LAHORE, Pakistan — India’s rival neighbors Pakistan and China have offered help to the South Asian nation in tackling the raging second wave of Covid-19. India is yet to respond.
The cooperation comes even as a U.S.-based think tank has projected a war between India and Pakistan in the next five years.
“India and Pakistan may stumble into a large-scale war neither side wants,” states the report, titled “Global Trends 2040”, published by the U.S. National Intelligence Council in April.
India is going through one of the worst coronavirus situations globally. The country has been reporting over 350,000 daily cases for the past week. Cases topped 400,000 on April 30.
India’s hospital system is on the verge of collapse. Shortages of oxygen, intensive care beds, and other medical support have been reported.
Offer from Pakistan, China
“I want to express our solidarity with the people of India as they battle a dangerous wave of Covid-19,” tweeted Pakistan’s Prime Minister Imran Khan.
“Prayers for a speedy recovery go to all those suffering from the pandemic in our neighborhood. We must fight this global challenge confronting humanity together.”
Pakistan’s Foreign Office said Islamabad was ready to offer medical relief support.
“As a gesture of solidarity with the people of India, Pakistan has offered to provide relief support to India,” notes the statement. It states the authorities concerned could work out modalities “for quick delivery of the relief items”.
China, in a border conflict with India, also pledged its support.
“The Chinese government firmly supports the Indian government in fighting the coronavirus,” Zhao Lijian, China’s foreign ministry spokesman, said.
“China is ready to provide support and help according to India’s needs and is in communication with the Indian side.”
India’s External Affairs Minister S. Jaishankar has explained the importance of China’s transport corridors remaining open to facilitate critical material movement. But India has not officially responded to China’s offer to help.
Analysts divided over India’s response
“People should see Pakistan’s offer to send medical hardware to India in the context of the slow improvement in the bilateral relations,” Claude Rakisits, a professor of international relations at the Australian National University, Canberra, told Zenger News.
“Imran Khan is doing this not only because he cares about Indian lives.”
“He also wants to send a message to [Indian] Prime Minister Narendra Modi that this emergency is an opportunity for the nations to reset their relationship on a more productive footing.”
“The offer reaffirms Islamabad’s desire to set the ball rolling on improved understanding with India,” Zaki Khalid, independent strategic affairs from Pakistan’s capital Islamabad, told Zenger News.
However, some analysts opine that India is not likely to accept any material support from Pakistan.
“India would not accept Pakistan’s offer,” Syed Ali Zia Jaffery, a research fellow at the Center for Security, Strategy and Policy Research, University of Lahore, told Zenger News.
“Narendra Modi would not want to be seen as a weak leader. One that while not being able to manage this crisis, relies on its principal foe.”
Rakisits also believes it will be “challenging” for Modi to accept help from Khan.
Similar views on China’s help
Analysts have similar views about India’s assessment of China’s offer.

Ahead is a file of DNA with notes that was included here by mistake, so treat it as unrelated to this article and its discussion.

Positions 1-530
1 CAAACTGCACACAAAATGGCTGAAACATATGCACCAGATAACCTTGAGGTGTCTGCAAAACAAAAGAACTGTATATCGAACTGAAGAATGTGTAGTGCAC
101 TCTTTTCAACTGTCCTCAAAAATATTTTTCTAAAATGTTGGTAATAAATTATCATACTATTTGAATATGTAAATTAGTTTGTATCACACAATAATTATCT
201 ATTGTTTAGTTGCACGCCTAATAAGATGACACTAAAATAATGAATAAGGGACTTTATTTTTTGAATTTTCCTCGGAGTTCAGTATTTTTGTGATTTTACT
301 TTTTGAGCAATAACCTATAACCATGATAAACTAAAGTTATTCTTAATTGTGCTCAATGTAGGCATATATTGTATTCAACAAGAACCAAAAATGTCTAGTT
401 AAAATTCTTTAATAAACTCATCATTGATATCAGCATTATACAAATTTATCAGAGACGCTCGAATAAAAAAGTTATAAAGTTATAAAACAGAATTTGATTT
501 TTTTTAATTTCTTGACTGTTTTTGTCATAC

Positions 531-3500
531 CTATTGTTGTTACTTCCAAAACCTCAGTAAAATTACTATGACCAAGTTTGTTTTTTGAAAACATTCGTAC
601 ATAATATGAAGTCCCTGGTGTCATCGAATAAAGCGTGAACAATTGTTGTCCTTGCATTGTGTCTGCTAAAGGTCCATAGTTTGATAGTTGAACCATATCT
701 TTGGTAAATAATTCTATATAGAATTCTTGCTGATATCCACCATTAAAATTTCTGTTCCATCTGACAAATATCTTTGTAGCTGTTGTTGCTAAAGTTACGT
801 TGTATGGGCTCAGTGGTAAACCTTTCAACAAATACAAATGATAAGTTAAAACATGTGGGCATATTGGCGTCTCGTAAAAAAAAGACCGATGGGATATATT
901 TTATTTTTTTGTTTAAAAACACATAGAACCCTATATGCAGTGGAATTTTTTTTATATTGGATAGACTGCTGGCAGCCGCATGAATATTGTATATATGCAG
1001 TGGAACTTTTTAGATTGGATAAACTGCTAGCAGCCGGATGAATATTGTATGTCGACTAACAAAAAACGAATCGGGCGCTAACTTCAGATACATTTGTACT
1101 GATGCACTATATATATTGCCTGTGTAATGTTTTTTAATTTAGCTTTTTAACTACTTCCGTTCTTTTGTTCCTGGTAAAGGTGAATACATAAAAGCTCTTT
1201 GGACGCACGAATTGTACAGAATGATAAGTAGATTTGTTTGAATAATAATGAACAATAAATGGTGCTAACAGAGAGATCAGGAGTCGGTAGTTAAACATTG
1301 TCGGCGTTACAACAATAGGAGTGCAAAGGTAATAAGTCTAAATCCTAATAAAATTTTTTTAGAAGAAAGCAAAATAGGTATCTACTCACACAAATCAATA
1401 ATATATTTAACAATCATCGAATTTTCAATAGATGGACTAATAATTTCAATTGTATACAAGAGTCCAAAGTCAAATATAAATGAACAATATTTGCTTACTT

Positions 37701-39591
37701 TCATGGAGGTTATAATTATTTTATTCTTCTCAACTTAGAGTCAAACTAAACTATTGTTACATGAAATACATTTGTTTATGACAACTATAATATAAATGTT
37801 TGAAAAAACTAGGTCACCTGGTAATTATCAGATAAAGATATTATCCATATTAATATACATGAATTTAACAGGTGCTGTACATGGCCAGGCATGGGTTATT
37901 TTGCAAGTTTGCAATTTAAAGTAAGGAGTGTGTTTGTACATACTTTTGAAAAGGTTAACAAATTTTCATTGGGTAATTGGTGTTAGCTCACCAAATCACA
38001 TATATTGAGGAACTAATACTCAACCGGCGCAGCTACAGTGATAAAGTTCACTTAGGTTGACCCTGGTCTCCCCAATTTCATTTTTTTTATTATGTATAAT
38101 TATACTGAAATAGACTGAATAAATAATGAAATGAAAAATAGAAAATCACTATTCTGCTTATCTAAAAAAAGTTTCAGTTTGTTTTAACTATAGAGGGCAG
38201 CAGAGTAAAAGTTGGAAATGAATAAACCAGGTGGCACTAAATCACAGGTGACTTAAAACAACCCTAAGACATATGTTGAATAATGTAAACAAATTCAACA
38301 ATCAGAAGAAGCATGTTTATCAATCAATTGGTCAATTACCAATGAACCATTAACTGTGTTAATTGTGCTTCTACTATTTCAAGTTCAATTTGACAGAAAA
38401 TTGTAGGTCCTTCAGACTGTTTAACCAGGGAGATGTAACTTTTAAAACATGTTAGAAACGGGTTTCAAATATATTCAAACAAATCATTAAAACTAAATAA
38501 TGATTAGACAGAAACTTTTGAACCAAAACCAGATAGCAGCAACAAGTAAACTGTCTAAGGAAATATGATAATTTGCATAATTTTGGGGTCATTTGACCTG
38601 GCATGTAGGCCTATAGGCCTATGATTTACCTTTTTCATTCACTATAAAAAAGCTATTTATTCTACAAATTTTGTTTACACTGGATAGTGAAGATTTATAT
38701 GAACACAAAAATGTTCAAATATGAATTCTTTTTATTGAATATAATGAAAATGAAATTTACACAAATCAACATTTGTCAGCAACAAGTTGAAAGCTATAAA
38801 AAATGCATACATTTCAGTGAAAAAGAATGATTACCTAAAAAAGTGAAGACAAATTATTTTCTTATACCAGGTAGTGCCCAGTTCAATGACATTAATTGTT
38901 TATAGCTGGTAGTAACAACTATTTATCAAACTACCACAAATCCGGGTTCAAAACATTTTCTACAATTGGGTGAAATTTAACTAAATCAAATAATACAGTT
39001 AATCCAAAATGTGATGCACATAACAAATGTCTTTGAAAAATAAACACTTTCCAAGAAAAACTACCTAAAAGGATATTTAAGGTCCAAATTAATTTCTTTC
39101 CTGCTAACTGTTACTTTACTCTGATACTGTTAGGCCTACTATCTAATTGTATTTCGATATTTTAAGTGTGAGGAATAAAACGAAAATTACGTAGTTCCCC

“Most of the world, including India, holds China responsible for the pandemic,” Joy Mitra, a non-resident fellow at the EastWest Institute in Washington D.C., told Zenger News.
“Beijing is virtually sitting on the Indian territory [in the northern Sikkim border region], making it very difficult for New Delhi to accept Beijing’s offer.”
“India and China have been engaged in a vaccine diplomacy competition. Both have shipped homemade vaccines globally,” Mitra said. “It would be bad optics for Modi to accept China’s offer in such a case.”
China helps on U.S. delay
Nonetheless, India seems to have initiated cooperation with China in some capacity, though not through official channels.
“Chinese medical suppliers are working overtime on orders from India,” China’s Ambassador to India Sun Weidong tweeted on April 28. This indicates that many organizations are using private channels to extend help to India.
“At least 25,000 orders for oxygen concentrators in recent days. Cargo planes are under the plan for medical supplies. Chinese customs will facilitate relevant processes.”
“800 oxygen concentrators have been airlifted from Hong Kong to New Delhi; 1,000 more in a week. China is keeping in touch with India for urgent needs,” China’s embassy in Sri Lanka tweeted.
U.S. steps in after an initial delay
The U.S. recently invoked the Defense Production Act to boost local vaccine production and limit the export of raw materials to other countries. U.S. State Department spokesperson Ned Price also said Washington had a “special responsibility to the American people”.
But President Joseph R. Biden has pledged emergency assistance after a conversation with Modi. A White House statement released on April 26 stated that the U.S. “is [now] providing a range of emergency assistance, including oxygen-related supplies, vaccine materials, and therapeutics”.
So far, more than 20 countries have offered to help India in different capacities.
“Many nations are sending material support to India now. Domestic capacity and logistics are also being supplemented,” Mitra said.
“I don’t think India would directly take China’s offer right now. Not unless other sources do not address the gap between demand and supply.”
(Edited by Amrita Das and Gaurab Dasgupta)